When weddings go wrong: How to survive the unexpected

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Missing rings, a late priest, a screaming flower girl — a million things can go wrong at a wedding. These brides and grooms survived the unexpected and lived to tell the tale. 

During times of stress, it’s best to remember what’s important, said Vanessa Piccorossi, a parishioner of Our Lady, Queen of Peace Church in Arlington. “Something will probably go wrong, but in the end, you’ll be married to each other and that’s what matters,” she said. “And if something goes wrong, you’ll have a great story.”

False alarm

As the couple said, “I do,” police shut down the street outside the church and brought in bomb-sniffing dogs. Earlier, a friend of the bride transported the bridesmaids’ purses from their hotel to the wedding reception venue, also near the church, St. Peter on Capitol Hill. But one purse fell off the cart onto the sidewalk. “Apparently some Capitol Police found it and it looked suspicious to them, and they had to determine whether or not it was a bomb,” said bride Anna Rose Gellert. 

Once they realized the purse wasn’t a bomb, they went through it and found the bridesmaid’s ID. Guessing it might belong to someone at the wedding, the police entered St. Peter and discreetly approached a guest who brought them to an usher. During Communion, the usher slipped toward the front of the church and grabbed the bridesmaid. After questioning her outside, they let her go back to the church before the wedding was over.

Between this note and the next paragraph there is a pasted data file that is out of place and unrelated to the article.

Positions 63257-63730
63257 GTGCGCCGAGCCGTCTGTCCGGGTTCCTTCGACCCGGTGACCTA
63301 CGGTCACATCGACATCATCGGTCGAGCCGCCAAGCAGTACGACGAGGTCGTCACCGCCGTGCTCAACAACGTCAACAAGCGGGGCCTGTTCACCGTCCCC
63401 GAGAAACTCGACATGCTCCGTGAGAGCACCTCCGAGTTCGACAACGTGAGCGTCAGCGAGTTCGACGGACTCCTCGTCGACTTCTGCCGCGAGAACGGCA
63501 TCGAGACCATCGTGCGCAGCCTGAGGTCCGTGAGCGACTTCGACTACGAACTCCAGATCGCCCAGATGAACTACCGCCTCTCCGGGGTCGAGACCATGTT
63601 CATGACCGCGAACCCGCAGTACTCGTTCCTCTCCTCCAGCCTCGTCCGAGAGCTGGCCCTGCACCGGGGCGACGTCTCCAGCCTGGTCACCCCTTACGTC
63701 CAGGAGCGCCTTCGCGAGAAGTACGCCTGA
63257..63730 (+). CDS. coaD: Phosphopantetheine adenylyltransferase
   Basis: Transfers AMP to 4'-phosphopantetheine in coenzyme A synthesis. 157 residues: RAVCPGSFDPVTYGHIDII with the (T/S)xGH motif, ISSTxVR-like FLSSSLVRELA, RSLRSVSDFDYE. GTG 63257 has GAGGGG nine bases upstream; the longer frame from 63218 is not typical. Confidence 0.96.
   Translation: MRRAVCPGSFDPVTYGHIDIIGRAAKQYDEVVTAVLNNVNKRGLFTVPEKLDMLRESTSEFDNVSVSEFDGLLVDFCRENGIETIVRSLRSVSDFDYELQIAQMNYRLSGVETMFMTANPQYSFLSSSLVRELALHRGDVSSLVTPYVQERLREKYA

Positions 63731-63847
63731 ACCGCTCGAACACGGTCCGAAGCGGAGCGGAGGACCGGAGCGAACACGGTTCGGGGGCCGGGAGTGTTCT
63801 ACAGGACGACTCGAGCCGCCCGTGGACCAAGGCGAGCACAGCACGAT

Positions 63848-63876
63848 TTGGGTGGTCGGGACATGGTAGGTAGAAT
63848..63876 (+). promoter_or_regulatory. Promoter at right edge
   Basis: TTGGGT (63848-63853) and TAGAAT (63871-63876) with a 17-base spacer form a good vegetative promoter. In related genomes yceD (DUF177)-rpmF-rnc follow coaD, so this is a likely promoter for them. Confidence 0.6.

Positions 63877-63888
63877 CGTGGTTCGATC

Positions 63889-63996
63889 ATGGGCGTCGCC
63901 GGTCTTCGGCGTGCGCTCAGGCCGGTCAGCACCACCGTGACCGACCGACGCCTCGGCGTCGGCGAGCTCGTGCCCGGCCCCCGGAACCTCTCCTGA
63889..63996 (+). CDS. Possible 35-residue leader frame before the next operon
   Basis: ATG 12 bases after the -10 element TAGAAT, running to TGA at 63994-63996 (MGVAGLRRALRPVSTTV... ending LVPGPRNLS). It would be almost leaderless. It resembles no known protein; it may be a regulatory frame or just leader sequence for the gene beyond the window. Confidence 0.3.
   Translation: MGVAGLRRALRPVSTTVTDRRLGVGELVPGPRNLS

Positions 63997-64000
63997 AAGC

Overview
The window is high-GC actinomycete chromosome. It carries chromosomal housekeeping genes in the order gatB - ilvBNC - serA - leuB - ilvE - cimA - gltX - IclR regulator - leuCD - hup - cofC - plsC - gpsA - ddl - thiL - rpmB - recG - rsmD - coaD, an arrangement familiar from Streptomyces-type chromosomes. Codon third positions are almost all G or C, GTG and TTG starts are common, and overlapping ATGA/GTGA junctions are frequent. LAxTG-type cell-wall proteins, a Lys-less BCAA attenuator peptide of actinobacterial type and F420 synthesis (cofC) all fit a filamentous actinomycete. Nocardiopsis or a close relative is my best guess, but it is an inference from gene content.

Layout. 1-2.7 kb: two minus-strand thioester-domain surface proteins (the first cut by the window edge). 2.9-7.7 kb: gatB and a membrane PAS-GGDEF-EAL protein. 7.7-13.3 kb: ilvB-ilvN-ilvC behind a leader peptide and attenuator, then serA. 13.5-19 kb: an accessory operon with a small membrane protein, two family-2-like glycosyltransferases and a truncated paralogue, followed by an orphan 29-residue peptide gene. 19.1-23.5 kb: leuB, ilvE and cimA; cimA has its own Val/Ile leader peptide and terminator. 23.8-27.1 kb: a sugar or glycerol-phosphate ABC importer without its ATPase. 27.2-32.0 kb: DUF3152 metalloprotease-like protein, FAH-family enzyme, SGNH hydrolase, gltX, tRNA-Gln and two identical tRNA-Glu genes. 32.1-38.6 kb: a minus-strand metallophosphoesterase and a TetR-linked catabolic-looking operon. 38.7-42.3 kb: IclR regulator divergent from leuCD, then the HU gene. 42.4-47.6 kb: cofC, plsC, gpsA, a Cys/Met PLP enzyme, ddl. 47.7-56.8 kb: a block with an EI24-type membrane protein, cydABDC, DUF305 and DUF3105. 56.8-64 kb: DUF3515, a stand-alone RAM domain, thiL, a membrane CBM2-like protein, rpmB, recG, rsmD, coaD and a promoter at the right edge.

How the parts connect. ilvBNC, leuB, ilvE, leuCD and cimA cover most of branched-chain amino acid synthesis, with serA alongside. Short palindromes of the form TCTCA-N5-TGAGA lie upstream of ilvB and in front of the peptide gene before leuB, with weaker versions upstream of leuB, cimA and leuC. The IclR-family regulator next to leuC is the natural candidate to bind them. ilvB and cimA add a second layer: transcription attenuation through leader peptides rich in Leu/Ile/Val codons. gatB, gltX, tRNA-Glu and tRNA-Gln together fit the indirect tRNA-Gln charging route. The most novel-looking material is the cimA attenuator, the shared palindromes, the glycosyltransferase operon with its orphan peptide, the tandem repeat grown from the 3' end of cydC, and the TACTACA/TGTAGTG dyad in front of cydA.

“She came and went without me even noticing,” said Gellert. “The whole thing is so funny to me. I get the idea of a bomb isn’t funny but it happened so innocently.” She was grateful for the professionalism of the police and that her usher kept a cool head. “It’s nice to have good friends,” she said.

That’s what it’s all about

Vanessa Piccorossi and her husband, Michael, were married at Blessed Sacrament Church in Alexandria on what started at a sunny autumn day. Unbeknownst to the couple, the weather was about to change. 

After the ceremony, the celebration continued at the parish hall. They ate Italian food, cut the cake and greeted their guests. The couple’s first dance was “The Hokey Pokey,” and everyone joined in. “We had a strong family and friend support network and we wanted to include them in our first dance,” she said.

But after the band finished its first set, the power went out. “A line of storms moved through the area, spawning snow showers, wind gusts as high as 82 miles per hour, and thunder,” she said. “We managed to continue the celebration, lighting all available candles. Our young nieces and nephews held a very short-lived carrot cookout over the flames.”

Once they realized the power wasn’t coming back, the couple and guests headed home early. Her stepfather even had to clean by candlelight. 

“We look upon the storm that blew in during our reception as a positive force. We recently celebrated our 23rd anniversary,” Piccorossi said. “You can weather any storms as long as you are honest with each other, open to listening and you know that hard times don't last very long. In the end, you're stronger for it."

© Arlington Catholic Herald 2019

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